We are using JSON right now and want to move to a binary format for some types of messages between client and server.

Should I just read structs into the socket? Use proticol buffers/thrift?

How should I represent arrays of data?

What should the interface look like for packing/unpacking data?



  1. you are talking about converting to a buffer of bytes
  2. You are using UDP and performance is a concern

Try to avoid wasting space in your packet for defining structure. I.E. send, at minimum, a byte to denote the type of packet, then just assume each packet received follows the predefined structure for that type of packet

Should I just read structs into the socket? Use proticol buffers/thrift?

  • Yes, read the whole struct IF you NEED the whole struct
  • No, make the packet structure yourself, This will surely be smaller than serialization using these methods; you should know exactly what data the packet should include

How should I represent arrays of data?

  • As arrays of data. When receiving continue reading the buffer until end of data to avoid sending a Count of the array's elements

What should the interface look like for packing/unpacking data?

  • You could easily setup a bunch of methods to convert basic types to bytes, from there build on these methods to convert custom types as well. The specifics on how to do this could be found almost anywhere I'm sure (I use C# personally)

One last thing, packet size is a concern, especially for a snapshot: size = packetSize x entities x connectedPlayers; So you might have 60 x 10 x 16 = 9,600 bytes per packet Then sending this 20 times a second: = 192,000 bps = 187 KBps. This is obviously a high bandwith upload speed. Thus the need to minimize each of the factors contributing to packet size where possible.

This article has helped me immensely: Valve Multiplayer Networking

  • \$\begingroup\$ Another article that I discovered while reading various object serialisation and networking questions here a few weeks ago was this one which describes how the Unreal engine does it. A good point of comparison for the Valve source. \$\endgroup\$ – Martin Foot Aug 31 '11 at 8:42
  • 1
    \$\begingroup\$ Your array method is not going to work in the general case - where is the 'end of data'? Even if your messages are delimited, it would mean you can't have more than 1 array per struct. To fix this, the original poster could either stick to fixed length arrays, or ensure there's only 1 array per struct (at the end of the struct), or send a count value at the start of the array. \$\endgroup\$ – Kylotan Aug 31 '11 at 10:48
  • \$\begingroup\$ Just one more tip: Remember to treat endianess, this can be very anoying if you don't know that such thing exist. \$\endgroup\$ – user9471 Aug 31 '11 at 13:03
  • \$\begingroup\$ Good point @Kylotan , agree that in certain cases this extra data can't be avoided; but if I find myself adding multiple arrays to a single packet, I would consider sending multiple packets instead \$\endgroup\$ – indeed005 Sep 1 '11 at 0:47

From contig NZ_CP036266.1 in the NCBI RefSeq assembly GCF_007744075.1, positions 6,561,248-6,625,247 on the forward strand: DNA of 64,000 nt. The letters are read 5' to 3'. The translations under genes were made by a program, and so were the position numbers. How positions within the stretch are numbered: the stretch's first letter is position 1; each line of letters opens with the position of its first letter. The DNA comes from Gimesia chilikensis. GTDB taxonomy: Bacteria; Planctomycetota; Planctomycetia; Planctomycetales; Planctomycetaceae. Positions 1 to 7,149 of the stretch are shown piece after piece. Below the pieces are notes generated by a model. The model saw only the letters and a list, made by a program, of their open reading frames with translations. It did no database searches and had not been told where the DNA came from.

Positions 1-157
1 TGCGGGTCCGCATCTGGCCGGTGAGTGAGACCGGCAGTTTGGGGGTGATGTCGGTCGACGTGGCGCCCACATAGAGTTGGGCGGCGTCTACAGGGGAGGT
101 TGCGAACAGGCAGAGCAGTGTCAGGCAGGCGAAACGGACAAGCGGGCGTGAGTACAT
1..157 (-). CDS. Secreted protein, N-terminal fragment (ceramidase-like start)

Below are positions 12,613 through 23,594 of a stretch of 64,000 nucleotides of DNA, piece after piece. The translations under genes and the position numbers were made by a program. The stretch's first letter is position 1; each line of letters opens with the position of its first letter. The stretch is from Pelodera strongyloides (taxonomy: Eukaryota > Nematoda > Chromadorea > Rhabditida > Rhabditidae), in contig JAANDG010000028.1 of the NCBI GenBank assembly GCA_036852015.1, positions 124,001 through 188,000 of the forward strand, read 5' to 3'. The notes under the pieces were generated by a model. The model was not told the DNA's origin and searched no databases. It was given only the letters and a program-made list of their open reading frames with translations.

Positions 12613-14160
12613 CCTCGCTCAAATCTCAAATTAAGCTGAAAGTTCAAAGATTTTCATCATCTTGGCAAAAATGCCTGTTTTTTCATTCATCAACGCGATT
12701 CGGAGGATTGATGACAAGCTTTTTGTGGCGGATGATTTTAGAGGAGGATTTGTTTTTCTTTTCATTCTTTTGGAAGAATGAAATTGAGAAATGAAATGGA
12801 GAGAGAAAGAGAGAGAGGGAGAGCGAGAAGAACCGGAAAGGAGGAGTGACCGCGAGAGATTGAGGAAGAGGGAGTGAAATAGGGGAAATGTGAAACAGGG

This problem has been solved by Google and Facebook:

  1. Google's Protocol Buffers — Google is a big user of C++:

    Protocol Buffers are a way of encoding structured data in an efficient yet extensible format. Google uses Protocol Buffers for almost all of its internal RPC protocols and file formats.

  2. Apache Thrift (formerly by Facebook):

    Thrift is a software framework for scalable cross-language services development. It combines a software stack with a code generation engine to build services that work efficiently and seamlessly between C++, Java, Python, PHP, Ruby, Erlang, Perl, Haskell, C#, Cocoa, JavaScript, Node.js, Smalltalk, and OCaml.

  • \$\begingroup\$ Google's Protocol buffers are too slow for larger scale, real time games. I did find them quite nice for prototyping and smaller player numbers because of the versioning, however. As usual, your profiler will tell the real story. \$\endgroup\$ – Patrick Hughes Sep 2 '11 at 17:48
  • \$\begingroup\$ Well, they're good enough for Google, and Google scales pretty well, and they worked well when I used them. That's why I recommended them. \$\endgroup\$ – a paid nerd Sep 2 '11 at 20:57
  • \$\begingroup\$ Google doesn't require real time performance. Google does require reliability and up-time, both of which are well served by Protocol Buffers. The complexity of all that fallback versioning and boilerplate code generation adds overhead and when you're sending and receiving 1000 updates at 50-100msec intervals it adds up. Profile a Protocol buffer several versions old against a coded serializer specific to the data at hand. @indeed005 has the gist of it. \$\endgroup\$ – Patrick Hughes Sep 2 '11 at 21:22
  • \$\begingroup\$ +1, because although these formats are a bit too large and slow for most real-time or high-bandwidth games (due to containing extra information that allows you to reconstruct arbitrarily complex packets), that's not to say they aren't useful in some games, eg. turn-based ones. If optimising every resource isn't necessary then these formats can save you a lot of time, and they're certainly more efficient than JSON. \$\endgroup\$ – Kylotan Sep 4 '11 at 12:27

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